Unusual numbers

Simon Colton simonco at cs.york.ac.uk
Tue Aug 28 16:37:54 CEST 2001

Steven, Neil,

>Let's therefore bring this story to an end.
>Please call A063538 "sqrt(n)-rough" and
>A063539 "non-sqrt(n)-rough".
>Remember that a positive integer is called
>y-smooth if all its prime factors are <= y.
>Hence, to deal correctly with the equality
>case, I've introduced the new term "rough":
>a positive integer is called y-rough if all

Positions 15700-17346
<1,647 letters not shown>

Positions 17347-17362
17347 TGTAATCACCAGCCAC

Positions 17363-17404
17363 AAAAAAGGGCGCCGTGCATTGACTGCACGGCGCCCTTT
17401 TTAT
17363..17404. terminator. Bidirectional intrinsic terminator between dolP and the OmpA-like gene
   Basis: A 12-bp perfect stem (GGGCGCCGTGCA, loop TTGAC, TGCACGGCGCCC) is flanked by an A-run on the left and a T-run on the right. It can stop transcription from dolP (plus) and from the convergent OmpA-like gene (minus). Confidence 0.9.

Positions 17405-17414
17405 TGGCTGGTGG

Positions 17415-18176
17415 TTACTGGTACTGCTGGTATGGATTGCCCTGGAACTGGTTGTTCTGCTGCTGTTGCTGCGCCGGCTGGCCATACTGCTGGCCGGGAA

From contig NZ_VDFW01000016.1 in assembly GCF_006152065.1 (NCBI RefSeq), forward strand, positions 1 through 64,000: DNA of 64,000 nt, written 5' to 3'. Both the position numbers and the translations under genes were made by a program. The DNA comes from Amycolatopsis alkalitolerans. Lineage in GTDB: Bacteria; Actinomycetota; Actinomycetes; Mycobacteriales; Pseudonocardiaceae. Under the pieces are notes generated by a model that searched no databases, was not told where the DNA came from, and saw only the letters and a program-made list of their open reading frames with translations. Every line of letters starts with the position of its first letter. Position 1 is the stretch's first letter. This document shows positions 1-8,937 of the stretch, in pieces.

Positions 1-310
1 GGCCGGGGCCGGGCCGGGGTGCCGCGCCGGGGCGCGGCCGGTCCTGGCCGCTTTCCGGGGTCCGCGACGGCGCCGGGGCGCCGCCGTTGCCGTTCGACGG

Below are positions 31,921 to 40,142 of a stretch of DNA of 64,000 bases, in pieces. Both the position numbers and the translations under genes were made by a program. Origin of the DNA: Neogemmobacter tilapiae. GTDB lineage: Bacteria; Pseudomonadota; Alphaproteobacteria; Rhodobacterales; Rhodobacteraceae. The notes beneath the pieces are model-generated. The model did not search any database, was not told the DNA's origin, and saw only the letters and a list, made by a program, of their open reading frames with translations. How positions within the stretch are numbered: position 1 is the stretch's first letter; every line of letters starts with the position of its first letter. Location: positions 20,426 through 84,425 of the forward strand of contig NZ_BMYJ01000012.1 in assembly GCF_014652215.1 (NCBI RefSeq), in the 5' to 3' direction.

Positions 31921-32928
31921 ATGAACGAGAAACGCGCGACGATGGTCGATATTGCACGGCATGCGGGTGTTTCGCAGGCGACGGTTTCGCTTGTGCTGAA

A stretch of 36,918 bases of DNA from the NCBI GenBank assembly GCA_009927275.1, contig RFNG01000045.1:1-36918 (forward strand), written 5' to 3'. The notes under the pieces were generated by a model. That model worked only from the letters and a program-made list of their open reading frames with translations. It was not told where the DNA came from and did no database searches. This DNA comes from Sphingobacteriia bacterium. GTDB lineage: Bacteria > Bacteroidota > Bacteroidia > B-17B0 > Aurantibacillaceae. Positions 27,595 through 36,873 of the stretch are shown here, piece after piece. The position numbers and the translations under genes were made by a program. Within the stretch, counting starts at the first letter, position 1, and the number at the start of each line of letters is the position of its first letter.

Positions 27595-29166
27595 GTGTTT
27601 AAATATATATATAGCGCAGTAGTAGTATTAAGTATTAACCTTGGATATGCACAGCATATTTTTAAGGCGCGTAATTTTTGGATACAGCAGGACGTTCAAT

>its prime factors are >= y.

Here's a little result about A063539:

Given any two integers k and n such that n^2 > k > 1, then:

kn(n+1) will be non-sqrt(n)-rough

[i.e. the largest prime factor of kn(n+1) will be less than the
square root of kn(n+1)].

The proof is straighforward, relying on the obvious fact that
lpf(x) =< x [where lpf is the largest prime factor] and the fact
that lpf(k(n(n+1))) will either be lpf(k), lpf(n) or lpf(n+1).

The question is: is there a more general result of this nature?

As usual with me, this conjecture came about by using the
NumbersWithNames program available to run here:
(I generalised three of the conjectures it made).

All the best,


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